Morocco has been described as the country “least affected” by terrorism in North Africa and the Sahel with zero attacks reported in 2016 said the annual study dubbed: “Terrorism in North Africa and the Sahel in 2016”, issued by the Inter-University Centre on Terrorism Studies (IUCTS) and the Potomac Institute for Policy Studies.
“During 2016, Morocco continued to improve its counterterrorism capabilities, as demonstrated by multiple arrests of suspected terrorists, seizing weapons, and aborting violent plots,” said the report
“Particular mention should be made of the leadership of King Mohammed VI in denouncing terror and proposing the excommunication of Muslims who use their faith as justification for political violence. And in early 2017, Morocco banned the production and sale of the burqa out of concern that the shroud-like garment, which covers the entire face and body of Muslim women, would be exploited to mount terrorist attacks,” the document added.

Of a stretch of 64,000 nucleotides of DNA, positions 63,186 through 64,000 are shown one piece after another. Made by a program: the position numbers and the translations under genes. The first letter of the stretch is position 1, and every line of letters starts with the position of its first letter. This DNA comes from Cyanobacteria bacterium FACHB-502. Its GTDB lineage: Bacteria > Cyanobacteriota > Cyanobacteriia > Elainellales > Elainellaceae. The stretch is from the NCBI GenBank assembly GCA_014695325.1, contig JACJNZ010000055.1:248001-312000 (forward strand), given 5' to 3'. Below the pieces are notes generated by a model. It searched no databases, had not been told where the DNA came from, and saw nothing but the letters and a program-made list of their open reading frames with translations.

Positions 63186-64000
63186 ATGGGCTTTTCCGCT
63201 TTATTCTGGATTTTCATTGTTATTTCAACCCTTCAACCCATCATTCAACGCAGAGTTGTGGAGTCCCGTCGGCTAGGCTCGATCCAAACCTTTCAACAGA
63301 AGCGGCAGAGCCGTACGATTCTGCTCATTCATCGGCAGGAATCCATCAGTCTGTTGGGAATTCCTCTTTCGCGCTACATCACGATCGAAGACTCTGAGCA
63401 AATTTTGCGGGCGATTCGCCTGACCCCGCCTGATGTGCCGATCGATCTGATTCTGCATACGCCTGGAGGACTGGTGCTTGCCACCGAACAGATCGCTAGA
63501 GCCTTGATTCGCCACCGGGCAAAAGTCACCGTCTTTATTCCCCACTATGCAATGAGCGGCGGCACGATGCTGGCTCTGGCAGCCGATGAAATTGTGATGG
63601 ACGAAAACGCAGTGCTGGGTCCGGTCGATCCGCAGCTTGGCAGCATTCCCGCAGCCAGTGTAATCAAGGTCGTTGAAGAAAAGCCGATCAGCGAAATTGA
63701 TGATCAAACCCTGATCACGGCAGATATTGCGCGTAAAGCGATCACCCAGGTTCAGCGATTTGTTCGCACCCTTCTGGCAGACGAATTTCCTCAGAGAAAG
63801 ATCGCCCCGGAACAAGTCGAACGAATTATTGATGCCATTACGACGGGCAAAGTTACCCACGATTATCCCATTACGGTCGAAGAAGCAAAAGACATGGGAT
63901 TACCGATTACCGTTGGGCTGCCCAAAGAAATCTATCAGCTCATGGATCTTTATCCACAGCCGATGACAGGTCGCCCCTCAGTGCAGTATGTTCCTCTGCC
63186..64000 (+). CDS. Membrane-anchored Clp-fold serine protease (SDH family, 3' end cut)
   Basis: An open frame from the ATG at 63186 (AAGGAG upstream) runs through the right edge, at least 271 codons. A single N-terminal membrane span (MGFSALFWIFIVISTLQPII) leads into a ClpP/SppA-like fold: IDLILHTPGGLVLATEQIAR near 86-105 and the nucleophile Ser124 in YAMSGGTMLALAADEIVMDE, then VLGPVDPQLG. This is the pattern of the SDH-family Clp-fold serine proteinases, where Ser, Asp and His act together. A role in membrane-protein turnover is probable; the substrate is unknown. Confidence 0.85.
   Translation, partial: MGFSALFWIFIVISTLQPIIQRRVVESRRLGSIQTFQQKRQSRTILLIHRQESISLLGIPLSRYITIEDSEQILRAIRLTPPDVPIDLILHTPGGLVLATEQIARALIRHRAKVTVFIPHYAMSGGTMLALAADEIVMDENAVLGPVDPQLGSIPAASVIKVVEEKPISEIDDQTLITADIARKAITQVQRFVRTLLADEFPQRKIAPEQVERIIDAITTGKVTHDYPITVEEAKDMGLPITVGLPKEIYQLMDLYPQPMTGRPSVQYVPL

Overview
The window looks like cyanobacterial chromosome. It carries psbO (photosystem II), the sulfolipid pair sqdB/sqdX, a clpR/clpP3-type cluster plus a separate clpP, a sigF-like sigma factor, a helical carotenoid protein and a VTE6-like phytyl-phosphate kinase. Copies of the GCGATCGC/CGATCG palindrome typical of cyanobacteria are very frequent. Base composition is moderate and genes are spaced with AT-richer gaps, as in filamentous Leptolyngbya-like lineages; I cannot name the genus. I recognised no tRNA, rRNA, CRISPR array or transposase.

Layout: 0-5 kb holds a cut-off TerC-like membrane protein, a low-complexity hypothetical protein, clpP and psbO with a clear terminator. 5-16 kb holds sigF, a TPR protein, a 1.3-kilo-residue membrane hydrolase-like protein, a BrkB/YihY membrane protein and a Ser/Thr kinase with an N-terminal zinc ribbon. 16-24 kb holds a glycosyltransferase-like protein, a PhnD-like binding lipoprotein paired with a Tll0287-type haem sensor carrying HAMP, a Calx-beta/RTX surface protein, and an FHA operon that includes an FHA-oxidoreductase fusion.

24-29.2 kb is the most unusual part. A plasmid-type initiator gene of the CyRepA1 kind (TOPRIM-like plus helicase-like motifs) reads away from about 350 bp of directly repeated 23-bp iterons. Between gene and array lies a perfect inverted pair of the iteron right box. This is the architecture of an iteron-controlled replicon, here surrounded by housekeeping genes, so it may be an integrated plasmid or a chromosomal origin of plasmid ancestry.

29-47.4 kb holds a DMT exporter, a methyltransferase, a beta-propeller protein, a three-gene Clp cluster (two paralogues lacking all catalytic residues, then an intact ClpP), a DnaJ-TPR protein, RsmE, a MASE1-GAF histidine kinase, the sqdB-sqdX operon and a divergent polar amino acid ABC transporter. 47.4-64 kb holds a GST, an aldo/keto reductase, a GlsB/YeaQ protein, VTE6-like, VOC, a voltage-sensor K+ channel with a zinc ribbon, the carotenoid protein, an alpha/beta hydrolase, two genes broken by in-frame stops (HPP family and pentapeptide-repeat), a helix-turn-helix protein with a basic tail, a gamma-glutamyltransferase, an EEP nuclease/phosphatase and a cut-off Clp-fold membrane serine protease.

“In sum, Rabat’s holistic security strategies, ranging from expanded international cooperation (e.g., joining the African Union) to developing tolerant Islamic approaches, seem to serve as a practical model to bring potential terrorist threats to manageable levels,” the report highlighted.
The number of terrorist incidents in the Maghreb and Sahel regions of Africa rose 14% in 2016, reaching the second highest level since 9/11, according to the study.
The report listed Libya, Mali, Tunisia and Algeria as the most terrorism hit countries in the Sahel and North Africa with 125, 64, 16 and 13 incidents respectively.
The study also warned of the increasing links and recruitment in the region notably due to the surge of the ISlamic State group in Syria and Iraq as well as Al Qaida affiliates across the region. “Countries in the Maghreb and Sahel are not immune to the broader threat of violence emanating from Iraq and Syria,” the study underscored.